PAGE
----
Lifting of cycling ban a good first step, but HK still needs to promote a biking culture

Lifting of cycling ban a good first step, but HK still needs to promote a biking culture

The government will lift a biking ban on 16 bridges and flyovers, but it's still not enough

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Cycling is still prohibited by the government on many urban road.
Photo: Jonathan Wong/SCMP

I am writing in response to the article, “Bicycles still discouraged in Hong Kong urban areas due to ‘high traffic density’” (SCMP, September 25).

Cycling is a very environmentally-friendly form of transport and a healthy way for people to go about their daily activities. It is a common mode of transport and a popular recreational activity in some European countries, such as the Netherlands and Denmark.

In this sense, Hong Kong is way behind. The city is not a safe place for bike riding because it is too crowded. Its roads are full of cars and other vehicles which pose a serious danger for cyclists.

According to the article, there are 340 bicycle prohibition zones in Hong Kong.

Some people may argue that a “cycling culture” is beneficial for people’s health so it should be promoted in Hong Kong. But we should not follow other countries just for the sake of it. We need to have proper plans.

Hong Kong already has many cycling tracks and parks, especially in the New Territories. Riding on a cycling track is much safer than riding on congested roads.

Safety should be a priority in whatever we do. There must be some good reasons for the government to ban cyclists from so many areas in the city.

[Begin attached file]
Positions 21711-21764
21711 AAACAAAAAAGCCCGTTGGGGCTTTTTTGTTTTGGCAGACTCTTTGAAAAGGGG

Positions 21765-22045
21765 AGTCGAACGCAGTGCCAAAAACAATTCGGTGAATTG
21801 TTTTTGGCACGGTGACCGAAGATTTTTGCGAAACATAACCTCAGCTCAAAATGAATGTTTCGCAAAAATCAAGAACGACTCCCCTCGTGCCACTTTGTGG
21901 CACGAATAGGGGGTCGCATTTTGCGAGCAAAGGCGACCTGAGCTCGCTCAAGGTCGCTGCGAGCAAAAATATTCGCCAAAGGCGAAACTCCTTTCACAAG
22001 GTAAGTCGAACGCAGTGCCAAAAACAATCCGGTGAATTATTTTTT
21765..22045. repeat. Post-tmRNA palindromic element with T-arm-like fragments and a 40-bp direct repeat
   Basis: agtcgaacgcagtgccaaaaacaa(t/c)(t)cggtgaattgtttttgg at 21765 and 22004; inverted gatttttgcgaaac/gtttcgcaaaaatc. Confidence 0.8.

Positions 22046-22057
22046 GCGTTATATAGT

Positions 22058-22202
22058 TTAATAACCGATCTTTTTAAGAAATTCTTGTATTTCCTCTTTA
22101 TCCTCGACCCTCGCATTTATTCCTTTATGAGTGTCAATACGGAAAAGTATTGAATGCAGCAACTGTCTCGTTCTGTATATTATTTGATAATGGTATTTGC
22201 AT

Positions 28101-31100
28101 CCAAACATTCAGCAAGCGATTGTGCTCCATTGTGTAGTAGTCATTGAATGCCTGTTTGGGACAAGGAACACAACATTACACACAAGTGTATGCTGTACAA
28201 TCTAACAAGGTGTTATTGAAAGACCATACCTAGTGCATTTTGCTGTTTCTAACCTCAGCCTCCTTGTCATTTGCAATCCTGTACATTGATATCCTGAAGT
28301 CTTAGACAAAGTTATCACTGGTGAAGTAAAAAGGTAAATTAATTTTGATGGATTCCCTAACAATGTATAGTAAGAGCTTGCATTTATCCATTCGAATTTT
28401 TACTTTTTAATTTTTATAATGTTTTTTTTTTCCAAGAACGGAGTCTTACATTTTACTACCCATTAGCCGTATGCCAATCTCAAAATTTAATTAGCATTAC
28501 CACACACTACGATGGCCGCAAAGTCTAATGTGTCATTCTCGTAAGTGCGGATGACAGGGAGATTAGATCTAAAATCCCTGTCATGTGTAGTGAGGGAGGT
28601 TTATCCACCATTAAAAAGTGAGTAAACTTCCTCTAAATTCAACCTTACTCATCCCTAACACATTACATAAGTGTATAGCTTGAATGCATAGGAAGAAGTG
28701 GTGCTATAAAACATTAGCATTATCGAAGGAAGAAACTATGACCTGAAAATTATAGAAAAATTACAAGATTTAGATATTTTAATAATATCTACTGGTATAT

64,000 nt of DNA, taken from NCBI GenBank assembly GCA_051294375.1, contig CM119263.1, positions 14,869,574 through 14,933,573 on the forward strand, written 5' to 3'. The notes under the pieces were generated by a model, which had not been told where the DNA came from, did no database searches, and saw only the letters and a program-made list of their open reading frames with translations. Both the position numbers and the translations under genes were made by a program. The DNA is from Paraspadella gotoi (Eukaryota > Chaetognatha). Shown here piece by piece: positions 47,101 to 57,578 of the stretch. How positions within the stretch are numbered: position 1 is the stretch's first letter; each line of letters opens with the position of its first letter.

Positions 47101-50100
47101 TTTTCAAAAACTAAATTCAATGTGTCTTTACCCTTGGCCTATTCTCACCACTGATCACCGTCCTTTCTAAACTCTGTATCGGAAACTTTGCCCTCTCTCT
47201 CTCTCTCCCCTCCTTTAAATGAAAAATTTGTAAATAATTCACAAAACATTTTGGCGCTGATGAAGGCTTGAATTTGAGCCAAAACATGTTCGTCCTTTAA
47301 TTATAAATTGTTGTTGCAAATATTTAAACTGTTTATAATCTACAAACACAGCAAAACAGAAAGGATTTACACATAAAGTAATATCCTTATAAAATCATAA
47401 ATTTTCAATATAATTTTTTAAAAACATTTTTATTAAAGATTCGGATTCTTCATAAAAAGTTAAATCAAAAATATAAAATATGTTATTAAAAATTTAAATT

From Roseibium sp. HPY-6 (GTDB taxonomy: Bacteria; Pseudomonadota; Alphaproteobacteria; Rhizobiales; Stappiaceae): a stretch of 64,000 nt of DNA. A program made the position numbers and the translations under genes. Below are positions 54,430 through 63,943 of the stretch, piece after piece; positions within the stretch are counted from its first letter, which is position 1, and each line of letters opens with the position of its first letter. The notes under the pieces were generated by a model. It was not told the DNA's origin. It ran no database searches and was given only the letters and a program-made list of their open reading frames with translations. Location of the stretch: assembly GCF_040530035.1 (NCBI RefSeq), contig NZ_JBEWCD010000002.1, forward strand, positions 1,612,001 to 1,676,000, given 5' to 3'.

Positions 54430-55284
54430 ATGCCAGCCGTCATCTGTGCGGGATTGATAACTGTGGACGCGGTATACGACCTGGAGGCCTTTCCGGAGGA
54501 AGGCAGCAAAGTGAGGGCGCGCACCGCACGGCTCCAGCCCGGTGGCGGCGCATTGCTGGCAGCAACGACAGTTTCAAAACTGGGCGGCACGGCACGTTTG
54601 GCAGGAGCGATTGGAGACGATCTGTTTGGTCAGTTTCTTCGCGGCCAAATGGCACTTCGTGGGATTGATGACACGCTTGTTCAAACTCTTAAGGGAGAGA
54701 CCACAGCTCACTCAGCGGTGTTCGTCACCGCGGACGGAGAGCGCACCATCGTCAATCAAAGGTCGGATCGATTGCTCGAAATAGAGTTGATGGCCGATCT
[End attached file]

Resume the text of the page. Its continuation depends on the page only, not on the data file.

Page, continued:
Heidi Cheng, King Ling College

Letters from the dorm: The joys of travelling by bicycle

From the Editor

Thanks for your letter, Heidi. Finally, there’s some good news for cycling fans. The Hong Kong government is planning to lift a biking ban on 16 bridges and flyovers in the coming months.

Some people say the changes are not enough since there are 340 bicycle prohibition zones across the city. Others have expressed concern about the possible effect on road safety.

The authorities are facing a difficult decision because they need to strike a balance between safety and recreation.

I don’t think we can compare Hong Kong with European countries where many places are easy to reach and can be explored by bike. In the Netherlands, for example, there are 32,000 kilometres of cycle paths. In Denmark, tourists as well as locals are encouraged to go on “cycling holidays”; they can hire a bike and see the sights and attractions along the way. Obviously Hongkongers cannot have such “great fun”. But we are on the right path.

The decision to abolish bicycle prohibition zones on some bridges and roads is a good sign.

Hopefully, the government will one day lift most of the city’s cycling restrictions.

M. J. Premaratne, Sub-editor

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